Not long ago, Jason Pierre-Paul was considered a project-type player with loads of potential and upside due to his freakish athleticism and unique measurables. Now an All-Pro Defensive End and Super Bowl Champion, Pierre-Paul has more than lived up to expectations.
The terms “upside," “project," "raw" and “potential” are used relatively loosely and often when defining a player's stock in where he deserves to be selected in the NFL Draft.
Coaches and general managers either cringe, or conversely grin at the idea and meaning of these terms, because of the mixed bag of negative or positive connotations associated with them.
For instance, some front office personnel see or hear these words and subconsciously assume it defines a player who has yet to accomplish or do something to his full capability.
On the other hand, these words can also mean a player has unique skills and abilities that have yet to be fully taken advantage of due to a number of different internal or external factors.
The players designated with these specific tags are intensely debated by both fans and the media every year and for good reason. Players who earn this rap are largely considered boom-or-bust type players if selected high or potential sleepers if available in the mid-late rounds.
For this reason, getting the pick right can present excellent value and return on investment, whereas getting it wrong can often mean the waste of a valuable draft pick(s) and can even cost a scout his job depending how large of a gaffe it becomes.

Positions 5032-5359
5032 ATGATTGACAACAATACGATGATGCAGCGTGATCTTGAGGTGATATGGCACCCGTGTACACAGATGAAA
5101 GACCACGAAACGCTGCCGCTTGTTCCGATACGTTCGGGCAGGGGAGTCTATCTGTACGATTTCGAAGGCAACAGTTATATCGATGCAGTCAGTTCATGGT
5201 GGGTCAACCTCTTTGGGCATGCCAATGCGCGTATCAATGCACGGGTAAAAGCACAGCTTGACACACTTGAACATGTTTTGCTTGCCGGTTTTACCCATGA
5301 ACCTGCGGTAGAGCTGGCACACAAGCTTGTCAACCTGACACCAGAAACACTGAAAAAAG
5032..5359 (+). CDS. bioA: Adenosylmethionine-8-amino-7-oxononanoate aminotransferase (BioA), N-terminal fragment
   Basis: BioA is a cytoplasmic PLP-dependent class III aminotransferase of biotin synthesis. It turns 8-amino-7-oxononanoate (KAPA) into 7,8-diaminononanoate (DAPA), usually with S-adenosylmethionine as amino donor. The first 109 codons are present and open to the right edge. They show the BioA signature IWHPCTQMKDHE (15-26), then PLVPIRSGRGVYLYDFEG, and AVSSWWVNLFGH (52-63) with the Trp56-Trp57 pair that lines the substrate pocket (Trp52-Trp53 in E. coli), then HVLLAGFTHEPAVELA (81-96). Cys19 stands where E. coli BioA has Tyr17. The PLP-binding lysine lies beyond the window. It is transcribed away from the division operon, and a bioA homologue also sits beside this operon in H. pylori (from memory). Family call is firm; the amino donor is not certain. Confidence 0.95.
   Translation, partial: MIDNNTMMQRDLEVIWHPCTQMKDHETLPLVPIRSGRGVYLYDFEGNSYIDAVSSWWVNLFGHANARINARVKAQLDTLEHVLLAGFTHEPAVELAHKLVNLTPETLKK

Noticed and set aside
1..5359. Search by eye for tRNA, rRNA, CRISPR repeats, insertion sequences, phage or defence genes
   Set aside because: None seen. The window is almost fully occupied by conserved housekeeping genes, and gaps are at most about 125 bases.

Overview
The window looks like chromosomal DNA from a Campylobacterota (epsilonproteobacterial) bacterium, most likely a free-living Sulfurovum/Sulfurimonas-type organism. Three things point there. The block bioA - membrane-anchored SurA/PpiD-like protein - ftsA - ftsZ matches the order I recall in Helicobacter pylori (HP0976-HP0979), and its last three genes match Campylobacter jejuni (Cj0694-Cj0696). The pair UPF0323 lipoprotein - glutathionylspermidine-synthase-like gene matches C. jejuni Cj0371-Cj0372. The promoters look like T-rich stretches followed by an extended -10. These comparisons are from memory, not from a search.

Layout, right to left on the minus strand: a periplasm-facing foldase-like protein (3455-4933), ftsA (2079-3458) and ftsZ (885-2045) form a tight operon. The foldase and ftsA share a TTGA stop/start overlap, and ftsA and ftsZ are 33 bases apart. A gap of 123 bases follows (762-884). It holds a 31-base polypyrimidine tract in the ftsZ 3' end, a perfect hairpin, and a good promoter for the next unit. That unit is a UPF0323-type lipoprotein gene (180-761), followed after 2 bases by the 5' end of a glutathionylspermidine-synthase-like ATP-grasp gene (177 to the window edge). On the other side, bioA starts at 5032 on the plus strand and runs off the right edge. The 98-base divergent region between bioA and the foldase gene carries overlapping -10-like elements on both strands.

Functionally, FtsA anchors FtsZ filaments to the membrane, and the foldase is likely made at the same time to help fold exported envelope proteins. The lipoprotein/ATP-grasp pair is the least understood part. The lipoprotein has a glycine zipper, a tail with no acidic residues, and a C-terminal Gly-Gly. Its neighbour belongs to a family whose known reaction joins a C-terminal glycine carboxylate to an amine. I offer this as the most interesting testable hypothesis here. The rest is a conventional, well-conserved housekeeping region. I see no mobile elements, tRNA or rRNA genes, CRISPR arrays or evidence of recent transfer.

The 10 players on the following slides each possess certain skills or traits at their respective positions that offer intrigue, but they have yet to put it all together and become dominant forces.
Some of these players will reach their full potential and become solid NFL players or even stars in the league, while others will fail and fall flat on their faces and become an obscene pun or relative afterthought in the minds of one unlucky franchise and its loyal fanbase.
Let's take a closer look at which players in this year’s draft fall into this specific class and could be coming to a city near you soon, for better or for worse.
Many might be surprised, maybe even perplexed to see a potential top-10 pick on this list, but Mingo is a player who offers both intrigue and question marks following a sub-par year overall, making him one of the more polarizing prospects in this entire draft.
Coming into his junior season, following a breakthrough sophomore campaign, many believed Mingo was well on his way to a becoming the next great SEC pass-rusher.
However, Mingo failed to live up to expectations despite his immense raw potential and physical upside, collecting only five total sacks on the season.